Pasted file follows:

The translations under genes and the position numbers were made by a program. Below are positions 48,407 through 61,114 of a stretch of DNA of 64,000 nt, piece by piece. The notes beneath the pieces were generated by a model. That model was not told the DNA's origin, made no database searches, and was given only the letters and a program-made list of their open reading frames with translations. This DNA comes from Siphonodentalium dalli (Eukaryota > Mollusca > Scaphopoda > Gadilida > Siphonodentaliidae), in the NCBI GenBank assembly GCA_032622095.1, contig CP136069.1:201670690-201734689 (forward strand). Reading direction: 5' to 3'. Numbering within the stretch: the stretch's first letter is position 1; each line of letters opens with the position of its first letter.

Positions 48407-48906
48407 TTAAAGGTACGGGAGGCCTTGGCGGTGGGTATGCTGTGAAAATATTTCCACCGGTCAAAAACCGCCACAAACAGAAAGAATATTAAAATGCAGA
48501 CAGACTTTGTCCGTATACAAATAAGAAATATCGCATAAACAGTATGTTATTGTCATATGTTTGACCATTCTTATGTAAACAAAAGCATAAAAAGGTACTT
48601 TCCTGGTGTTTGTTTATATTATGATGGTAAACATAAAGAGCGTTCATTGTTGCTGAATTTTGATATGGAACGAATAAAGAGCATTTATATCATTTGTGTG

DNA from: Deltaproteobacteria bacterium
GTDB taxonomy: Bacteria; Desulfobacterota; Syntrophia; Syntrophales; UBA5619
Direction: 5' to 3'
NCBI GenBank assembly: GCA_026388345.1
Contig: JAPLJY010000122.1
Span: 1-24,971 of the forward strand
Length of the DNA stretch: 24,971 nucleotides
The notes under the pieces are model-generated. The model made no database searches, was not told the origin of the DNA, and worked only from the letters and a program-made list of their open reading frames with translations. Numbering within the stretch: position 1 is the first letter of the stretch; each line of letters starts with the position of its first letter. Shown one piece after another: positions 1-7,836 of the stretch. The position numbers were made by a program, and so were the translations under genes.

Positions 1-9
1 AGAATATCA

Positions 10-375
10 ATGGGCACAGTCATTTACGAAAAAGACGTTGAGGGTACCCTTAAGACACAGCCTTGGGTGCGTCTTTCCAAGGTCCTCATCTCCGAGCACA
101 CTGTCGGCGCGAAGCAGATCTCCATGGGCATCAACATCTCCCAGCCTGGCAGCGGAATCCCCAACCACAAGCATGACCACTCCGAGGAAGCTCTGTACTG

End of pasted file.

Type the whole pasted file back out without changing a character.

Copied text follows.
The translations under genes and the position numbers were made by a program. Below are positions 48,407 through 61,114 of a stretch of DNA of 64,000 nt, piece by piece. The notes beneath the pieces were generated by a model. That model was not told the DNA's origin, made no database searches, and was given only the letters and a program-made list of their open reading frames with translations. This DNA comes from Siphonodentalium dalli (Eukaryota > Mollusca > Scaphopoda > Gadilida > Siphonodentaliidae), in the NCBI GenBank assembly GCA_032622095.1, contig CP136069.1:201670690-201734689 (forward strand). Reading direction: 5' to 3'. Numbering within the stretch: the stretch's first letter is position 1; each line of letters opens with the position of its first letter.

Positions 48407-48906
48407 TTAAAGGTACGGGAGGCCTTGGCGGTGGGTATGCTGTGAAAATATTTCCACCGGTCAAAAACCGCCACAAACAGAAAGAATATTAAAATGCAGA
48501 CAGACTTTGTCCGTATACAAATAAGAAATATCGCATAAACAGTATGTTATTGTCATATGTTTGACCATTCTTATGTAAACAAAAGCATAAAAAGGTACTT
48601 TCCTGGTGTTTGTTTATATTATGATGGTAAACATAAAGAGCGTTCATTGTTGCTGAATTTTGATATGGAACGAATAAAGAGCATTTATATCATTTGTGTG

DNA from: Deltaproteobacteria bacterium
GTDB taxonomy: Bacteria; Desulfobacterota; Syntrophia; Syntrophales; UBA5619
Direction: 5' to 3'
NCBI GenBank assembly: GCA_026388345.1
Contig: JAPLJY010000122.1
Span: 1-24,971 of the forward strand
Length of the DNA stretch: 24,971 nucleotides
The notes under the pieces are model-generated. The model made no database searches, was not told the origin of the DNA, and worked only from the letters and a program-made list of their open reading frames with translations. Numbering within the stretch: position 1 is the first letter of the stretch; each line of letters starts with the position of its first letter. Shown one piece after another: positions 1-7,836 of the stretch. The position numbers were made by a program, and so were the translations under genes.

Positions 1-9
1 AGAATATCA

Positions 10-375
10 ATGGGCACAGTCATTTACGAAAAAGACGTTGAGGGTACCCTTAAGACACAGCCTTGGGTGCGTCTTTCCAAGGTCCTCATCTCCGAGCACA
101 CTGTCGGCGCGAAGCAGATCTCCATGGGCATCAACATCTCCCAGCCTGGCAGCGGAATCCCCAACCACAAGCATGACCACTCCGAGGAAGCTCTGTACTG